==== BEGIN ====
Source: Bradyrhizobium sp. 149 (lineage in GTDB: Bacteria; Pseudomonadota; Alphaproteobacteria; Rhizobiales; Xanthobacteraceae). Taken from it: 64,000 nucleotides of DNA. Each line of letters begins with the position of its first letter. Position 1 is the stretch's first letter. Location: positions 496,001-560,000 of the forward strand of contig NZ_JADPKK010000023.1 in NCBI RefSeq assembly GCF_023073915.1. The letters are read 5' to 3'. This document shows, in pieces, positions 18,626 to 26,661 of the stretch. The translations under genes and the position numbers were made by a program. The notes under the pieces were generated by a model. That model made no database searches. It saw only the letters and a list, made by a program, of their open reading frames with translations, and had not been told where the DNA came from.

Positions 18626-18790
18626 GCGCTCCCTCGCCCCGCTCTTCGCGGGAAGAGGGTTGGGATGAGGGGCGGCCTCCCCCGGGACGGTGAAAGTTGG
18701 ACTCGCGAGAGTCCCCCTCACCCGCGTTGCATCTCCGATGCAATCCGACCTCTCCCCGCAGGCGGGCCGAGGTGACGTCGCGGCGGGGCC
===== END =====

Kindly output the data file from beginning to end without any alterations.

Source: Bradyrhizobium sp. 149 (lineage in GTDB: Bacteria; Pseudomonadota; Alphaproteobacteria; Rhizobiales; Xanthobacteraceae). Taken from it: 64,000 nucleotides of DNA. Each line of letters begins with the position of its first letter. Position 1 is the stretch's first letter. Location: positions 496,001-560,000 of the forward strand of contig NZ_JADPKK010000023.1 in NCBI RefSeq assembly GCF_023073915.1. The letters are read 5' to 3'. This document shows, in pieces, positions 18,626 to 26,661 of the stretch. The translations under genes and the position numbers were made by a program. The notes under the pieces were generated by a model. That model made no database searches. It saw only the letters and a list, made by a program, of their open reading frames with translations, and had not been told where the DNA came from.

Positions 18626-18790
18626 GCGCTCCCTCGCCCCGCTCTTCGCGGGAAGAGGGTTGGGATGAGGGGCGGCCTCCCCCGGGACGGTGAAAGTTGG
18701 ACTCGCGAGAGTCCCCCTCACCCGCGTTGCATCTCCGATGCAATCCGACCTCTCCCCGCAGGCGGGCCGAGGTGACGTCGCGGCGGGGCC